The Toledo Water Crisis

In 2014, the City of Toledo issued a tap water ban impacting more than 400,000 local residents for three days. Watch the following video clip from The Nature Conservancy to learn more about this event and the issue of water quality.


The Toledo Water Crisis

“Toledo, Ohio, without safe tap water”

On August 3, 2014, CBC News used the above headline to alert its readers to the health emergency occurring in Ohio’s fourth largest city, Toledo. Residents there were advised not to drink the city’s tap water due to the presence of microcystin toxin. Prior to the incident, water treatment plant officials expressed concerns about increased algal blooms of toxin producing blue- green algae in Lake Erie, the source of drinking water for 11 million Americans and Canadians.

Governor John Kasich is quoted in the article as saying, “What’s more important than water? Water’s about life.”

Read the article from “The Blade”, Toledo’s local paper to learn more about the issue

Lake Erie Toxic Algae Affects Canadians, Too

Ontario communities like London, Chatham and St. Thomas source a portion of their drinking water from Lake Erie. Have students read the Global News Article: It Came from Lake Erie: Why Toxic Algae’s a Nightmare for Canada, too. Have students analyze the Drinking Water Intake Pipes Maps to locate which communities access drinking water from Lake Erie.

Red dots = Drinking water intakes

Click to view map

Information graphic organizer – click thumbnail to view PDF

Using the organizer provided, have students record their findings from the article and maps and then have them share with the class.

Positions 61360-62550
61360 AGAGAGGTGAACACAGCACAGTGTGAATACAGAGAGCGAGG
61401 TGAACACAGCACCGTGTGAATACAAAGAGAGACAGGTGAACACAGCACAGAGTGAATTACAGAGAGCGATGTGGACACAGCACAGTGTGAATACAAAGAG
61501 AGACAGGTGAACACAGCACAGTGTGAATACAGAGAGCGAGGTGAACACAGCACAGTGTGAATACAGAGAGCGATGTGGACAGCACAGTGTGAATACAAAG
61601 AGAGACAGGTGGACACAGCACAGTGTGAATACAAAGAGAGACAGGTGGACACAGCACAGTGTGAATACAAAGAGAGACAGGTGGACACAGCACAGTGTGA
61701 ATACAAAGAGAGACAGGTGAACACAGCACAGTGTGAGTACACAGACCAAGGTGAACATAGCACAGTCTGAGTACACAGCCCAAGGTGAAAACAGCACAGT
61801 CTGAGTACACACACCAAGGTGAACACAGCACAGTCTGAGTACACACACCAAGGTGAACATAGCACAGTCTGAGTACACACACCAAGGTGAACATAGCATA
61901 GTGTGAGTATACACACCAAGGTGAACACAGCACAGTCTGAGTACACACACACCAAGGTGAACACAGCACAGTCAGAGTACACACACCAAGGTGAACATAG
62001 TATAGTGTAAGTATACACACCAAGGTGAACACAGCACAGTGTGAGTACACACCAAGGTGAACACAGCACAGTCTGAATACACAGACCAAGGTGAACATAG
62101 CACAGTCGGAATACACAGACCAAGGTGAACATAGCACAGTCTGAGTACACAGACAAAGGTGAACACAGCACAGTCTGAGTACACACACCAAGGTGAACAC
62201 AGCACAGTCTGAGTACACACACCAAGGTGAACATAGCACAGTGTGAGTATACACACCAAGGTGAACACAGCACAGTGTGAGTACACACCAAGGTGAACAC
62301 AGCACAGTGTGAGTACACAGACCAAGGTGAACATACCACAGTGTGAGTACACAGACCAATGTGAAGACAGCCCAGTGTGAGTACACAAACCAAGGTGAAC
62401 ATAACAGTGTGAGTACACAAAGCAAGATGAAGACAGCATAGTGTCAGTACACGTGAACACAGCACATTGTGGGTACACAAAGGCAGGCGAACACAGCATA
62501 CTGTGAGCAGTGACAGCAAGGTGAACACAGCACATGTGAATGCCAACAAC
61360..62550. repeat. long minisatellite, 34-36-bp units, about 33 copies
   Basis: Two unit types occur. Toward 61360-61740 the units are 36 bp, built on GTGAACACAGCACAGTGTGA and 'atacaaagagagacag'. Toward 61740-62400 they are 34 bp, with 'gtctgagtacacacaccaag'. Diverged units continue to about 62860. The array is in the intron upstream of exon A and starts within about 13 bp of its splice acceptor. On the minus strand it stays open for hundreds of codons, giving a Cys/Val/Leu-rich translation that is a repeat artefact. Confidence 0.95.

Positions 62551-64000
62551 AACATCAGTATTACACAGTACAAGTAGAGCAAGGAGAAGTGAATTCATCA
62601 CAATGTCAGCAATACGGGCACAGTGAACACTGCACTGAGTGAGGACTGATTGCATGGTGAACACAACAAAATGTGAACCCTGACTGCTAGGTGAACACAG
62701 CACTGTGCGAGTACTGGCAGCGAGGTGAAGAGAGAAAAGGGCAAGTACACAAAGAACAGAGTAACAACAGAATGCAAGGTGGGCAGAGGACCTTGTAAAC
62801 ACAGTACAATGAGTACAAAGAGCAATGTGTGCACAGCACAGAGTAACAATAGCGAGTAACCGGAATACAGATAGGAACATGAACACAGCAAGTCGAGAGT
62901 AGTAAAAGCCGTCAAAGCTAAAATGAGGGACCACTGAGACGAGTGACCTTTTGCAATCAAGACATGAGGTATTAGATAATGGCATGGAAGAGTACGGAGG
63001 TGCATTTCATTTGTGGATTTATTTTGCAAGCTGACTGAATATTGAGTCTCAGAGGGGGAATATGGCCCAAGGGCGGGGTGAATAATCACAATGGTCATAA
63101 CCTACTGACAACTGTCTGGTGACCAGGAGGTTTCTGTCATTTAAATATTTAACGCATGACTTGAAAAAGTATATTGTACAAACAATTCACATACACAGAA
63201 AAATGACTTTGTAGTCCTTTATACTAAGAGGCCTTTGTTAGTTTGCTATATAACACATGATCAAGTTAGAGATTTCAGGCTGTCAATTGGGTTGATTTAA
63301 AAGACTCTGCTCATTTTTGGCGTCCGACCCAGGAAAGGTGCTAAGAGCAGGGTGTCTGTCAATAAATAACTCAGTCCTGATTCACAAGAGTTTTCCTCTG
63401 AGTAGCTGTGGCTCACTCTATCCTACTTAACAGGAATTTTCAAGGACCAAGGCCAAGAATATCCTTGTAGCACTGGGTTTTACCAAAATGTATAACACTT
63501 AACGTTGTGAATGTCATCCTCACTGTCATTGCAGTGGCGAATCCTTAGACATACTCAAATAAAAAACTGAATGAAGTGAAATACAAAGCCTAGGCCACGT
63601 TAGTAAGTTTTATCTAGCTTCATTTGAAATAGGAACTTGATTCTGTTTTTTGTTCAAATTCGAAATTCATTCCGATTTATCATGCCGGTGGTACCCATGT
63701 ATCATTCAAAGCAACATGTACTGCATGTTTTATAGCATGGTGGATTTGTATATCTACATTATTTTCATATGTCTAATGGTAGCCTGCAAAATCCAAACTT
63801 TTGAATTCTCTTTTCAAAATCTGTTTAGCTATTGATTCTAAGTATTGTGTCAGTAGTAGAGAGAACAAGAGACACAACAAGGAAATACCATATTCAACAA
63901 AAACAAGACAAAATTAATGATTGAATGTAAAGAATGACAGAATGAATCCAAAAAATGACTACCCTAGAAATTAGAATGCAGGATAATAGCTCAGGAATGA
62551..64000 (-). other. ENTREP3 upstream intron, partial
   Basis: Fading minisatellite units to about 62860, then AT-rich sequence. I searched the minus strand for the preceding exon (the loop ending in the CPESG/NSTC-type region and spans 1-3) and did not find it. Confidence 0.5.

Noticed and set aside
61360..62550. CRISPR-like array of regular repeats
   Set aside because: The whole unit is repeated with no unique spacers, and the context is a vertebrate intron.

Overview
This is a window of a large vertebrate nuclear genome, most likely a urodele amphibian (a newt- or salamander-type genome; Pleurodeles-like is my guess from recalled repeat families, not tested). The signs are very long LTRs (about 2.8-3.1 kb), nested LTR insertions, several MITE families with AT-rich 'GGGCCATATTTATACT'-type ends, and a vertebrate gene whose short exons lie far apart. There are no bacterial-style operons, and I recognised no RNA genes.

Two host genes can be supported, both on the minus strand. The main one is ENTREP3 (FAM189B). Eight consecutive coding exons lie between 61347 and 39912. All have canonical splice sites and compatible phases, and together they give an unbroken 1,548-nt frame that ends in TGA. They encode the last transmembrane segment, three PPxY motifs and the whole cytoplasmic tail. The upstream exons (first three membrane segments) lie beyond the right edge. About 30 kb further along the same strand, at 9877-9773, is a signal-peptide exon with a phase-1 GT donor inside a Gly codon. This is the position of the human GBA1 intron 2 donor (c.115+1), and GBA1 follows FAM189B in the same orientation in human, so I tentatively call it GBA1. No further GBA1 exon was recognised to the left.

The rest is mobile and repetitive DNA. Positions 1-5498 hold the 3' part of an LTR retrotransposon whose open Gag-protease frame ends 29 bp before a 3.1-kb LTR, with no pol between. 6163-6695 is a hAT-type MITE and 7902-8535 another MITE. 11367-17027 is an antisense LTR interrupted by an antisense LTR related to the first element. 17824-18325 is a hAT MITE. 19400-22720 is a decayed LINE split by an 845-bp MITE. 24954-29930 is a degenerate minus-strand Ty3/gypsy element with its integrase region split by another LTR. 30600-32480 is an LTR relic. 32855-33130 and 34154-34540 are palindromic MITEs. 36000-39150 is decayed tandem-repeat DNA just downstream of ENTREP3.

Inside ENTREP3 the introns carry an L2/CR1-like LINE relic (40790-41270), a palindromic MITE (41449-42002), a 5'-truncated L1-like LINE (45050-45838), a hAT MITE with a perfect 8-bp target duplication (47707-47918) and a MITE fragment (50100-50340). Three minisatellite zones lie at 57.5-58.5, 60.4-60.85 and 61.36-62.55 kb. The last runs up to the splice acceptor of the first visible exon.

From Lake to Glass

The Great Lakes provides drinking water for 40 million people. Let’s take a closer look at the water treatment process and how regular testing, careful procedures and water treatment technology ensures we have safe, clean water.


Doug Wagner Interview

Lake Erie History

Human activity has impacted the Lake Erie area since the early 1800s, when fur trading transitioned to logging timbers and then farmland. While cities grew along the shores, pollution became a bigger problem. Invasive species have been introduced by ships from all over the world.

Section 01 Review

  • What is one of the challenges facing Lake Erie today?

  • Who or what is affected by this challenge?

Upcoming Section

Section 02

Is Lake Erie the perfect environment for algae? Learn about its limnological characteristics and the history of this issue.

Section 03

Study the Western Lake Erie Watershed to look for activities that may impact water quality.

Section 04

What research, strategies and technologies can farmers use to help protect water quality?